Motoring News

Sustainability Series | Part 5: What vehicle manufacturers are doing to reduce their carbon footprint

What are vehicle manufacturers doing to reduce their carbon footprints? Follow our Sustainably series to keep you up to date with the latest innovations and developments.

AUDI: NZ’s first e-transporter delivers e-trons

In late February, the first fully electric car transporter – the FUSO eCanter – delivered a fully electric RS e-tron GT to an Audi dealership. The eCanter is designed to transport a single EV vehicle, and with zero emissions it will help reduce the carbon footprint of the distribution chain.

The e-truck was created by local Auckland business Carr & Halsam, and the company plans to expand its range of EV commercial vehicles.

The eCanter helps Audi work towards its goals of net zero carbon emissions by 2050, particularly as there will soon be many more Audi EVs to transport – Audi is aiming to offer 20 fully electric models by 2025.

HYUNDAI: A roadmap to 7% of the global EV market

New Hyundai BEV models will include three sedans, six SUVs, one light commercial vehicle as well as one new type model. This year sales will begin on the IONIQ 6, followed by IONIQ 7 in 2024.

Hyundai’s new corporate roadmap sets the brand a target of selling 1.87 million battery electric vehicles each year, comprising 7% of the global EV market, by 2030.

The roadmap also sets out Hyundai’s other goals:

  • 11 new Hyundai battery electric vehicle models by 2030
  • Improved efficiency of its lithium-ion batteries
  • Technology for next-generation batteries
  • Investing KRW₩95.5 trillion (~NZ$113bn) in the future of the EV side of the business, including KRW₩12tn on software capability and KRW₩19.4tn on electrification.

“Hyundai is successfully accelerating its transition to electrification and becoming a global leader in EVs,” says CEO Jaehoon Chang.

KIA: Aiming to sell 1.2m BEVs by 2030

People, planet and profit – those are the three pillars of Kia’s latest corporate sustainable roadmap.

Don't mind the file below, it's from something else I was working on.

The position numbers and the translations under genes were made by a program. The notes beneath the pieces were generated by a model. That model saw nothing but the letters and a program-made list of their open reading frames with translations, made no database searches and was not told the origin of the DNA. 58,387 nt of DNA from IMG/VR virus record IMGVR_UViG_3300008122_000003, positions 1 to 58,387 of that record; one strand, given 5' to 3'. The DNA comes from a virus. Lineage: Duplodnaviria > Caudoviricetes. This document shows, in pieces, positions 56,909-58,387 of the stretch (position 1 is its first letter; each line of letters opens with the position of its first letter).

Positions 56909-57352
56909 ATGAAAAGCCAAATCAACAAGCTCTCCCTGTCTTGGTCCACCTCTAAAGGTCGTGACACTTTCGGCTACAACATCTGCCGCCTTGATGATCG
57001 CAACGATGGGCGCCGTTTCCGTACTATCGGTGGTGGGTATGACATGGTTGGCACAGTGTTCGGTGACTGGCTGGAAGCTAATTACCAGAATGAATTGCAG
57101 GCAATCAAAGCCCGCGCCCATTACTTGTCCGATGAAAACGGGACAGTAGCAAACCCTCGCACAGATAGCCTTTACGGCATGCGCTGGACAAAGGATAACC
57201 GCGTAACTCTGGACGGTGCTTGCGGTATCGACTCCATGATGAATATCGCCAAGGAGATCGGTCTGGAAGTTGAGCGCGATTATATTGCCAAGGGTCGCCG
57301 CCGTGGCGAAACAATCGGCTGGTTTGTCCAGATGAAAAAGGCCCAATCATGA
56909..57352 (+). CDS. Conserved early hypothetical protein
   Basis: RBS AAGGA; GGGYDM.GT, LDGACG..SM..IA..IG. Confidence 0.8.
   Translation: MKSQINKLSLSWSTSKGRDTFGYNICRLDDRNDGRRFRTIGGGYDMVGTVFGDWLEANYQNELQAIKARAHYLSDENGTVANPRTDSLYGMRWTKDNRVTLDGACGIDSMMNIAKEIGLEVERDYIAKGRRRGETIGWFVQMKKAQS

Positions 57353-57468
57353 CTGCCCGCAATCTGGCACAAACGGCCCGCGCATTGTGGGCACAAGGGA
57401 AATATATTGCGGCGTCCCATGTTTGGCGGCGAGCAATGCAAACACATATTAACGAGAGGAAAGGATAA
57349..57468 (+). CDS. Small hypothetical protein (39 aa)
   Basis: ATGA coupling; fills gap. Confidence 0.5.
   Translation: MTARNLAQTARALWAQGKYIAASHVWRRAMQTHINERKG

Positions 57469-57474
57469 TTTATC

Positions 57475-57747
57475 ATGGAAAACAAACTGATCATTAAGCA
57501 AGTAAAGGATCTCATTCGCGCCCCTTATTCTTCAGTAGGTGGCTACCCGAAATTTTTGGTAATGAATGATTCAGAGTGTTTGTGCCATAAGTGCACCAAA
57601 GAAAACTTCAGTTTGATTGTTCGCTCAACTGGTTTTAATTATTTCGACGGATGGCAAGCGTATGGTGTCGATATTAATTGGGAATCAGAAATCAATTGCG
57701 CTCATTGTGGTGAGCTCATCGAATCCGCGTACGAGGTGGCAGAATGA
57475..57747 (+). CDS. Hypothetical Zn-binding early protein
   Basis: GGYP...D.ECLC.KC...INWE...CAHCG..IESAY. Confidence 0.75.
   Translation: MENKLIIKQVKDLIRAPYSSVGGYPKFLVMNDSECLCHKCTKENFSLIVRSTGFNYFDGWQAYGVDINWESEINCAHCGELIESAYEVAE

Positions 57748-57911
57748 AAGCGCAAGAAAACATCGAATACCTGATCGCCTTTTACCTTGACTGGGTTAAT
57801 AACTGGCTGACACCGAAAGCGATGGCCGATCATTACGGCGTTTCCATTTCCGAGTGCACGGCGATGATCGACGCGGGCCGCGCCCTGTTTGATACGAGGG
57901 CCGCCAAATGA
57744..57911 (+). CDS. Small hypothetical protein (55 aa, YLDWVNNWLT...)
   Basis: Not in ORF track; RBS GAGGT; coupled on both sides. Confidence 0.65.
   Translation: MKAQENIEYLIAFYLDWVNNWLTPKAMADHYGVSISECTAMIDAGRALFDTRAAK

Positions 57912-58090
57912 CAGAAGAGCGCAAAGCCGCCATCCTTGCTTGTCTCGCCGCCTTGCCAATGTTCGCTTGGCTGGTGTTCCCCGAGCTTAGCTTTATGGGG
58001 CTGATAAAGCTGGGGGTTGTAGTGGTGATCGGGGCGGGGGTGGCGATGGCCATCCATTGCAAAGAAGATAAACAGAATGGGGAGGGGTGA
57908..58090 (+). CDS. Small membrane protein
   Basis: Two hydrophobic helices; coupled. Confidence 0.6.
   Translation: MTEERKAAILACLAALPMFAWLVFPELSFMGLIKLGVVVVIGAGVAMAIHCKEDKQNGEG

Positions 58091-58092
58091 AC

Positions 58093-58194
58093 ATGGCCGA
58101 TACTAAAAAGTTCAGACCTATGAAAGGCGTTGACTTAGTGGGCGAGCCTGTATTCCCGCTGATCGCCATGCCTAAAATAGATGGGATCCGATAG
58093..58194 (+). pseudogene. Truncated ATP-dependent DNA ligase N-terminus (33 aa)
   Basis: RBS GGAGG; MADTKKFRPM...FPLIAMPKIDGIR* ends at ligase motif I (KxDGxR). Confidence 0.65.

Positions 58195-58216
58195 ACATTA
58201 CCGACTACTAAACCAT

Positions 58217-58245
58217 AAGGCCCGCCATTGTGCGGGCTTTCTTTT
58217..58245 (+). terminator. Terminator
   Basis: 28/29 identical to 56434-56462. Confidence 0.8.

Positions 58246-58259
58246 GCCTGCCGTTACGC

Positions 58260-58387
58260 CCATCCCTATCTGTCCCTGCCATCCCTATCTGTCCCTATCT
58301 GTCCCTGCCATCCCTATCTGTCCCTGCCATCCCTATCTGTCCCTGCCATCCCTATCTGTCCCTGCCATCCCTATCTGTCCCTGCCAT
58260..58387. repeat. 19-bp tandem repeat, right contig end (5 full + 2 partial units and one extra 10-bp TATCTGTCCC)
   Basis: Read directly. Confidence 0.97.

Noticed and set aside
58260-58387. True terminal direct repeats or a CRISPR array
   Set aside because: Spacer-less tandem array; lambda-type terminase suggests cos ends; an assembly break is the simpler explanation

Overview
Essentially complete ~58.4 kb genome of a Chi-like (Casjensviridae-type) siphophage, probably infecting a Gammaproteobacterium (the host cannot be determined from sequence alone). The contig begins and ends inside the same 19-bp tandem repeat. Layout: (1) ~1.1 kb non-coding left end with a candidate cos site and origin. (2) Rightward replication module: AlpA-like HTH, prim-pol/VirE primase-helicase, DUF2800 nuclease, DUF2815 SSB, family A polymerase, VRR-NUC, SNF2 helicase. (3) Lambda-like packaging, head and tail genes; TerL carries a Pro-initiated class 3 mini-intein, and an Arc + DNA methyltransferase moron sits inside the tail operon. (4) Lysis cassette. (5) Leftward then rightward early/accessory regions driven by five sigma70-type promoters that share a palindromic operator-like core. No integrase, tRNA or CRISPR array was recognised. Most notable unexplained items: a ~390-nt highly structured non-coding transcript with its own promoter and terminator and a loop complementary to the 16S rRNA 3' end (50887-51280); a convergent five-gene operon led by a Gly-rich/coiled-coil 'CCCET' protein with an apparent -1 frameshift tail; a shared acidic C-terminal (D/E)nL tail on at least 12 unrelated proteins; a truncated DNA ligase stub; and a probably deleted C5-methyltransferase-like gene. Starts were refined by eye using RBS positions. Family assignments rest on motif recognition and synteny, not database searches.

Kia is aiming to have eco-friendly vehicles make up 52% of its sales by 2030, selling 1.2 million EVs annually by 2030. The brand plans to establish a line of 14 battery electric vehicle models by 2027, with the ultimate aim of fully autonomous battery electric vehicles for every market.

Part of Kia’s new brand strategy is a focus on ‘purpose-built vehicles’ or PBVs, which are cars with a focus on the passenger experience. Built on a modular ‘skateboard’ EV platform, each model will have a different shell and fit-out to suit various types of use. The first PBVs are expected to be deployed as taxis and by car-sharing services.

By 2025, all Kia vehicles will be connected cars, and by 2026 they’ll have ‘AutoMode’ autonomous driving technology applied. Also by 2026, Kia intends to be making 52% of its profits from eco-friendly models, helping it reach its goal of a market capitalisation of KRW₩100 trillion (~NZD$118bn).

MAZDA: The CX-60 Crossover makes its European debut

Mazda has introduced a brand-new electric SUV, the CX-60 Crossover. Making its debut in Europe in March, this is the first of four new SUV models that will be released by the end of 2023.

The CX-60 Crossover is a two-row, mid-sized SUV that puts the focus on ‘driving entertainment’ and is equipped with Mazda’s first plug-in hybrid system – a 2.5 litre petrol engine and an electric motor. Production has already begun and we can expect to see the CX-60 gradually introduced around the globe, including here in New Zealand.

BMW: Vegan interior

From 2023, BMW and MINI models will feature completely vegan interiors. This is being made possible primarily through the development of innovative materials with leather-like properties. It will also be possible to use these materials for steering wheel surfaces, which must fulfil demanding criteria when it comes to feel, premium appearance and wear resistance. By doing this, BMW will be able to reduce their CO2 emissions by 85%.

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